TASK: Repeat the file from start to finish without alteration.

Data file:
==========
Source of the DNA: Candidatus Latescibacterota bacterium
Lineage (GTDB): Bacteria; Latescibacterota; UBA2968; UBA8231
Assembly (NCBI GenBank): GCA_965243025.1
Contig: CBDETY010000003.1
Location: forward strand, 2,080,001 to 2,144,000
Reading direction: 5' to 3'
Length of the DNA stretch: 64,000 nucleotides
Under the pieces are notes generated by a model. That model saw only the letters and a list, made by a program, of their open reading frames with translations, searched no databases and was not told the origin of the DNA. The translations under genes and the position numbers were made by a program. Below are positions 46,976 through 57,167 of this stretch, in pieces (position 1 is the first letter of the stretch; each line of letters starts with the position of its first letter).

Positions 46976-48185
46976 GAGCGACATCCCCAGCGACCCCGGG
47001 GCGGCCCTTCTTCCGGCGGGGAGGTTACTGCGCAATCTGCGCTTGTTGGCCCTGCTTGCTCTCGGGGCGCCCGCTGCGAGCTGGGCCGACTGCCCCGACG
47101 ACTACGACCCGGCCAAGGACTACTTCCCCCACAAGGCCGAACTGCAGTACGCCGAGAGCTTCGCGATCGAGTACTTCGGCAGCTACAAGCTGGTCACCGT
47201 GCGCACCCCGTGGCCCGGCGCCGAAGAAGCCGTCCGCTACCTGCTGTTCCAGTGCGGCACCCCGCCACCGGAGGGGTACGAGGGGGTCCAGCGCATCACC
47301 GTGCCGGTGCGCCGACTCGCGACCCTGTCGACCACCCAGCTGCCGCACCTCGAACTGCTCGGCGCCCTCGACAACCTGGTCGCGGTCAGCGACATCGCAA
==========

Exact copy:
Source of the DNA: Candidatus Latescibacterota bacterium
Lineage (GTDB): Bacteria; Latescibacterota; UBA2968; UBA8231
Assembly (NCBI GenBank): GCA_965243025.1
Contig: CBDETY010000003.1
Location: forward strand, 2,080,001 to 2,144,000
Reading direction: 5' to 3'
Length of the DNA stretch: 64,000 nucleotides
Under the pieces are notes generated by a model. That model saw only the letters and a list, made by a program, of their open reading frames with translations, searched no databases and was not told the origin of the DNA. The translations under genes and the position numbers were made by a program. Below are positions 46,976 through 57,167 of this stretch, in pieces (position 1 is the first letter of the stretch; each line of letters starts with the position of its first letter).

Positions 46976-48185
46976 GAGCGACATCCCCAGCGACCCCGGG
47001 GCGGCCCTTCTTCCGGCGGGGAGGTTACTGCGCAATCTGCGCTTGTTGGCCCTGCTTGCTCTCGGGGCGCCCGCTGCGAGCTGGGCCGACTGCCCCGACG
47101 ACTACGACCCGGCCAAGGACTACTTCCCCCACAAGGCCGAACTGCAGTACGCCGAGAGCTTCGCGATCGAGTACTTCGGCAGCTACAAGCTGGTCACCGT
47201 GCGCACCCCGTGGCCCGGCGCCGAAGAAGCCGTCCGCTACCTGCTGTTCCAGTGCGGCACCCCGCCACCGGAGGGGTACGAGGGGGTCCAGCGCATCACC
47301 GTGCCGGTGCGCCGACTCGCGACCCTGTCGACCACCCAGCTGCCGCACCTCGAACTGCTCGGCGCCCTCGACAACCTGGTCGCGGTCAGCGACATCGCAA